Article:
Indus (ĭnˈdəs) [key], chief river of Pakistan, c.1,900 mi (3,060 km) long, rising in the Kailas range in the Tibetan Himalayas, and flowing W across Jammu and Kashmir, India, then SW through Pakistan to the Arabian Sea SE of Karachi. The upper Indus, fed by snow and glacial meltwater from the Karakorum, Hindu Kush, and Himalayan mts., flows through deep gorges and scenic valleys. The turbulence of its rushing waters makes it unsuitable for navigation.
The Indus then flows onto the dry Punjab plains of Pakistan and becomes a broad, slow-moving, silt-laden stream. There it receives the combined waters of the five rivers of the Punjab (Jhelum, Chenab, Ravi, Beas, and Sutlej), its chief affluent. In Pakistan the Indus is extensively used for irrigation and hydroelectric-power generation. The Jinnah, Sukker, and Kotri barrages feed the main Indus canals in W Punjab and Sind. The irrigated plain is Pakistan's most densely populated region and its main agricultural area; wheat, corn, rice, millet, dates, and fruits are the chief crops.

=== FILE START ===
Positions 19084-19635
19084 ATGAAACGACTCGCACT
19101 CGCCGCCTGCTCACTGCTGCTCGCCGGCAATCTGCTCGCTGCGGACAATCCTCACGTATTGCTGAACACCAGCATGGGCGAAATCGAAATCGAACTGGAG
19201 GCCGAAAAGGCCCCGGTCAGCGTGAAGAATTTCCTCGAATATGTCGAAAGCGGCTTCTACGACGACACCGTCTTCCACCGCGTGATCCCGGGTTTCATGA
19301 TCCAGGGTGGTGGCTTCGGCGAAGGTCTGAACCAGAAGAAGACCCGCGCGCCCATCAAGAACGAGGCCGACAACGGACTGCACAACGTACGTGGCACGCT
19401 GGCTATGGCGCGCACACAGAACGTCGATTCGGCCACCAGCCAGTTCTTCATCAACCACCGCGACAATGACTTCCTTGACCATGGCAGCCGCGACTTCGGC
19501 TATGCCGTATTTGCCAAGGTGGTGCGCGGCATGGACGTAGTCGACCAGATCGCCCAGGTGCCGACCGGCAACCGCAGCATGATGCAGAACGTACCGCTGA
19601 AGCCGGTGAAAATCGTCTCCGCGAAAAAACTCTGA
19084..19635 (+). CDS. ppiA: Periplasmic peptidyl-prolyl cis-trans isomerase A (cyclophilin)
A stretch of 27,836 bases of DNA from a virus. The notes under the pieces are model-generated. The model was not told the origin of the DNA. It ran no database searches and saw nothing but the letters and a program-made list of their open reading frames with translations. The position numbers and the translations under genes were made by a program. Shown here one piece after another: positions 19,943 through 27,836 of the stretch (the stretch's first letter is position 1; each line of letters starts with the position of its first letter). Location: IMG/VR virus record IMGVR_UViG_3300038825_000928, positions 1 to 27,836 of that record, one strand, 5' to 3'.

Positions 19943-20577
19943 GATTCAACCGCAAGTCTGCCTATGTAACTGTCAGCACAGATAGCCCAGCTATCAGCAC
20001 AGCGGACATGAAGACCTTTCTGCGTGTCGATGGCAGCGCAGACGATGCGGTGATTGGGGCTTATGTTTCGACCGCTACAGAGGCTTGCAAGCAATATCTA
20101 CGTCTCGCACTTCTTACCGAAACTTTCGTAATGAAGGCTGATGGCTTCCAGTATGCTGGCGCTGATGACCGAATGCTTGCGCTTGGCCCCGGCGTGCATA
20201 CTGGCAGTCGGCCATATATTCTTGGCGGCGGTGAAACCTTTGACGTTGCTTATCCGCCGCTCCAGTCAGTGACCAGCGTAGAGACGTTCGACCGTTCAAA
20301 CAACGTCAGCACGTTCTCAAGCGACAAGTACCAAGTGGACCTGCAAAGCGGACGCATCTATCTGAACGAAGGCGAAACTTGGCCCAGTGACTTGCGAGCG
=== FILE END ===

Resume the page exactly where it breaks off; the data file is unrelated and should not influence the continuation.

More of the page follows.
The lower Indus is navigable for small boats but is little used for transportation, at least since the development of railroads. The extensive use of the Indus's waters for irrigation has greatly reduced the flow of freshwater in the lower Indus, leading to the encroachment of saltwater up the lower river and the loss to the Sind of millions of acres of surrounding farmland to the sea or salt and of hundreds of thousands of acres of ecologically important mangrove swamp.
The river valley was the site of the prehistoric Indus valley civilization, and the Indus was once considered to be the western boundary of India. The use of the Indus and its tributaries has been a source of conflict between Pakistan and India, although a treaty by which the waters were to be shared was signed in 1960; the use of the river system's waters also is an issue between the provinces of Punjab and Sind within Pakistan.